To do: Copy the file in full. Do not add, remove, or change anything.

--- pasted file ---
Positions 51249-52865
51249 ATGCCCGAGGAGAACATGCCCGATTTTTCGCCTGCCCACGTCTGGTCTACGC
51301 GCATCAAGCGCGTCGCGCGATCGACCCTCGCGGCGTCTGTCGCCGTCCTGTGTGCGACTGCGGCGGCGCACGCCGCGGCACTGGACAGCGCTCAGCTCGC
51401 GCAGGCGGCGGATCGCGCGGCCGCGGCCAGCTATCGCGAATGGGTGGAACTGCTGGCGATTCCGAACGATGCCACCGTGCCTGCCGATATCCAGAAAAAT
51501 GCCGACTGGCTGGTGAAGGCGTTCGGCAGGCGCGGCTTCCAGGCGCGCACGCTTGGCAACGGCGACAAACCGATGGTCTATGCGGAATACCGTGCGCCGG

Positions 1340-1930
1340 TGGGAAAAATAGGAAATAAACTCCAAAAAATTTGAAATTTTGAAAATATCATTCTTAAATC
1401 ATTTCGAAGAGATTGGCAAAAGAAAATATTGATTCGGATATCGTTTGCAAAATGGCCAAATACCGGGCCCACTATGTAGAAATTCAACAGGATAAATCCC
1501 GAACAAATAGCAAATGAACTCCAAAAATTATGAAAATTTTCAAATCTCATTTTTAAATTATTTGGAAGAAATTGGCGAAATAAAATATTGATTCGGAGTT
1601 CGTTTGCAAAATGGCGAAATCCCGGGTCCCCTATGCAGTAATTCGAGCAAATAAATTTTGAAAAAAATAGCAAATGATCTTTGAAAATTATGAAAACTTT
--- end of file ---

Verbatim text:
Positions 51249-52865
51249 ATGCCCGAGGAGAACATGCCCGATTTTTCGCCTGCCCACGTCTGGTCTACGC
51301 GCATCAAGCGCGTCGCGCGATCGACCCTCGCGGCGTCTGTCGCCGTCCTGTGTGCGACTGCGGCGGCGCACGCCGCGGCACTGGACAGCGCTCAGCTCGC
51401 GCAGGCGGCGGATCGCGCGGCCGCGGCCAGCTATCGCGAATGGGTGGAACTGCTGGCGATTCCGAACGATGCCACCGTGCCTGCCGATATCCAGAAAAAT
51501 GCCGACTGGCTGGTGAAGGCGTTCGGCAGGCGCGGCTTCCAGGCGCGCACGCTTGGCAACGGCGACAAACCGATGGTCTATGCGGAATACCGTGCGCCGG

Positions 1340-1930
1340 TGGGAAAAATAGGAAATAAACTCCAAAAAATTTGAAATTTTGAAAATATCATTCTTAAATC
1401 ATTTCGAAGAGATTGGCAAAAGAAAATATTGATTCGGATATCGTTTGCAAAATGGCCAAATACCGGGCCCACTATGTAGAAATTCAACAGGATAAATCCC
1501 GAACAAATAGCAAATGAACTCCAAAAATTATGAAAATTTTCAAATCTCATTTTTAAATTATTTGGAAGAAATTGGCGAAATAAAATATTGATTCGGAGTT
1601 CGTTTGCAAAATGGCGAAATCCCGGGTCCCCTATGCAGTAATTCGAGCAAATAAATTTTGAAAAAAATAGCAAATGATCTTTGAAAATTATGAAAACTTT